FIG. 3 shows a top view of a cap in an embodiment of the disclosed technology. The cap 100 comprises the tab 150 which comprises a portal 160. As described above, the cap and tab are a unitary structure either by way of having been produced from a single piece of material, such as a hard plastic, or by way of fixed attachment. The portal 160 is adapted for passage of a securing mechanism, such as a shackle of a lock, a rope, string, ring, metal loop (e.g., keychain loop) or other such mechanism.
FIG. 4 shows a top view of a bottle in an embodiment of the disclosed technology. A portal 260 within the tab 250 of the bottle 200 is similar to, or exactly like, the portal 160 of the tab 150 of the cap 100. Thus, the portal 260 is also adapted for passing of a securing mechanism such as a lock. The bottle 200 further comprises an exterior wall (see, for example, FIG. 2), an aperture (central region of the bottle 200 shown in FIG. 4) opening into an interior space of the bottle, and bottom wall. The side wall or walls extend up from the bottom wall and terminate at the aperture, e.g., at the top of the bottle. Notches 220 on the bottle are used to aid in securing the cap to the bottle, such as by passage of corresponding notches on the cap under, and rotatably past, the notches 200 of the bottle. Threads and threading systems, as are known in the art, may further be used in embodiments of the disclosed technology to attach a cap to a bottle.
Referring again to the tabs 150 and 250, the tabs, or an outward part of each tab, are identical (within a tolerance level) to each other with identically sized (within a tolerance level) portals 160 and 260, respectively. The length of the tabs, in embodiments of the disclosed technology, differ, as the cap 100 may extend outwardly (have a greater circumference) than that of the aperture of the bottle 200. Thus, the outer extremities of the tabs may be aligned, including the portals 160 and 260, while the interior portions (e.g., the length) may differ.
FIG. 5 shows a side view of a bottle with cap thereon in an embodiment of the disclosed technology. In an embodiment of the disclosed technology, the cap 100 and bottle 200 are configured in such a manner (such as by way of threads for threaded engagement) that in a fully engaged configuration thereof, such as when the cap is tightened on the bottle fully or when the cap is placed in a locked configuration, the tabs 150 and 250 are lined up, as shown in FIG. 5. Thus, they are ready for passage of a locking mechanism through their respective portals. As is known in the art of safety cap bottles, one is often required to push down on the cap, that is, push the cap in the direction of the bottle, before being able to turn the cap relative to the bottle. The shackle of a lock passing through the portals of the tabs, in embodiments of the disclosed technology, prevent such a pushing down of the cap towards the bottle, thus further securing a safety cap on a bottle. This is due to, for example, a rounded lock shackle preventing vertical movement of the tabs with respect to one another. Further, when using threads, for example, rotating the cap relative to the bottle is impossible when the bottle is locked, because the shackle of the lock or other locking mechanism passes through both tabs 150 and 250, preventing rotation thereof.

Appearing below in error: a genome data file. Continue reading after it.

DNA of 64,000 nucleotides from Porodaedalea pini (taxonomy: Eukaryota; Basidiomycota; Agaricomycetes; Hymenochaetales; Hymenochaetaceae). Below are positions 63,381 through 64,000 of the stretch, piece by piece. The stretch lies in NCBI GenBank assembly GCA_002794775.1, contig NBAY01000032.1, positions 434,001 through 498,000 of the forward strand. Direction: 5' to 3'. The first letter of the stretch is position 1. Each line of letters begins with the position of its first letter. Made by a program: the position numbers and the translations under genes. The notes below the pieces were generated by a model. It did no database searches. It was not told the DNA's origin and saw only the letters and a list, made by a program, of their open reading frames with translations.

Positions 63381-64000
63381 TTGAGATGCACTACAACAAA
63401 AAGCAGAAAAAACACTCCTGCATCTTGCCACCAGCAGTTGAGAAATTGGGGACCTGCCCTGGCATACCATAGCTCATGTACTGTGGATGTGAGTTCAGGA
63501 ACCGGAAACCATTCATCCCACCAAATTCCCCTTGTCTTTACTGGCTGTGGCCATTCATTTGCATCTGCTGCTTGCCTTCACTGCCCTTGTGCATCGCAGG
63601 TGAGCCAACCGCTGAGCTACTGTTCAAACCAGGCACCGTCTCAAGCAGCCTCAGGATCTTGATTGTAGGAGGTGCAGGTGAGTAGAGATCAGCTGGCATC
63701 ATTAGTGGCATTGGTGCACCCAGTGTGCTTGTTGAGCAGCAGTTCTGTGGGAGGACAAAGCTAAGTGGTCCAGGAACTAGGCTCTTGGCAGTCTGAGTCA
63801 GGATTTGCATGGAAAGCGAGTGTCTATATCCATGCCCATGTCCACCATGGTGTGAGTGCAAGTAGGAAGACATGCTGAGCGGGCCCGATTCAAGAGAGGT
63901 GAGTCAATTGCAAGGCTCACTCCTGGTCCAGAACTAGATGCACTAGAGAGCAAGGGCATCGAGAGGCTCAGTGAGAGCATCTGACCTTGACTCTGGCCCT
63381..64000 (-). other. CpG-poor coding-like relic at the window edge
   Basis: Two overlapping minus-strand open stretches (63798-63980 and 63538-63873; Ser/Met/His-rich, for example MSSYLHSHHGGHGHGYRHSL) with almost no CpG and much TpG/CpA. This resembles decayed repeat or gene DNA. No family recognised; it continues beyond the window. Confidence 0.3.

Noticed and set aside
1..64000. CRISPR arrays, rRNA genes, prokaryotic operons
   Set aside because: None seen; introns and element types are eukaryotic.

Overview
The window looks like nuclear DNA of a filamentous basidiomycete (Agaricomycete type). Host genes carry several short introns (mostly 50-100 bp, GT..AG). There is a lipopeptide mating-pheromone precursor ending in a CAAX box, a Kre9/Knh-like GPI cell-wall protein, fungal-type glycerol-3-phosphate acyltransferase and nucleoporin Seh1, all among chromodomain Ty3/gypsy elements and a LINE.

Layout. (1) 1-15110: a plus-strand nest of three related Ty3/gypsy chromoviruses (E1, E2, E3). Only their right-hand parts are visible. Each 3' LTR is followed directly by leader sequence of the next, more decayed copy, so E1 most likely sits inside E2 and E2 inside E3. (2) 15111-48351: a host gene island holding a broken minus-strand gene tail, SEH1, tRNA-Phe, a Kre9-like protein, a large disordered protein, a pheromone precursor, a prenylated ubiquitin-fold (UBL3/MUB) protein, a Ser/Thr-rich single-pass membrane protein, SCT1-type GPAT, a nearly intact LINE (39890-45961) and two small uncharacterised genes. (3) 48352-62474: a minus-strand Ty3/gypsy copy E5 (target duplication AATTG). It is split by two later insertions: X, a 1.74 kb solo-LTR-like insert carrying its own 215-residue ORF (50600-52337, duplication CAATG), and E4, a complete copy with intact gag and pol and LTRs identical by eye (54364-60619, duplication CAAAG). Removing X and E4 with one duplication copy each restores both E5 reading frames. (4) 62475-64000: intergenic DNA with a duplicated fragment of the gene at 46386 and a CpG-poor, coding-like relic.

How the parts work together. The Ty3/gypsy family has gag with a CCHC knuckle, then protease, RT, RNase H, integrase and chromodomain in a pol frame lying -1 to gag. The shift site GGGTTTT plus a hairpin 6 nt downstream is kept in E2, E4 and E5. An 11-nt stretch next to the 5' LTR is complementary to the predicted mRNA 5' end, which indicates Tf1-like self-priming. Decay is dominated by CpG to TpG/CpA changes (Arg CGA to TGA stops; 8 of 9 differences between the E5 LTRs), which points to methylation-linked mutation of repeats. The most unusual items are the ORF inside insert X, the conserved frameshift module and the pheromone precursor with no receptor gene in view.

FIG. 6 shows a top view of a cap on a bottle with unaligned tabs in an embodiment of the disclosed technology. FIG. 7 shows a perspective view of a cap on a bottle with unaligned tabs in an embodiment of the disclosed technology. As can be seen in the figures, the tabs 150 and 250 extend outwardly in a similar manner and, in embodiments, appear to be the same from a top view, but are attached at different distances from a horizontal center of the cap/bottle.
Referring still to FIGS. 6 and 7, in a method of the disclosed technology, the cap 100 is placed on the bottle 200, for example, as shown in the Figures. Then, the perpendicularly extending cap tab 150 of the cap is aligned with the bottle tab 250, such as by way of turning the cap with respect to the bottle 200 which may further comprise threading same or attaching/rotating under notches 220. The bottle tab, likewise, extends perpendicularly, though from the bottle. Then, a shackle of a lock, such as shackle 350 of lock 300 (see FIG. 2) is passed through a portal in each tab, such as portal 160 and 260 (see FIGS. 3 and 4). The locking mechanism of the lock is then engaged, in embodiments of the disclosed technology. Medication may be placed within an interior space of the bottle 200 before securing the cap 100 and/or lock 300 to the bottle.
While the disclosed technology has been taught with specific reference to the above embodiments, a person having ordinary skill in the art will recognize that changes can be made in form and detail without departing from the spirit and the scope of the disclosed technology. The described embodiments are to be considered in all respects only as illustrative and not restrictive. All changes that come within the meaning and range of equivalency of the claims are to be embraced within their scope. Combinations of any of the methods, systems, and devices described hereinabove are also contemplated and within the scope of the invention.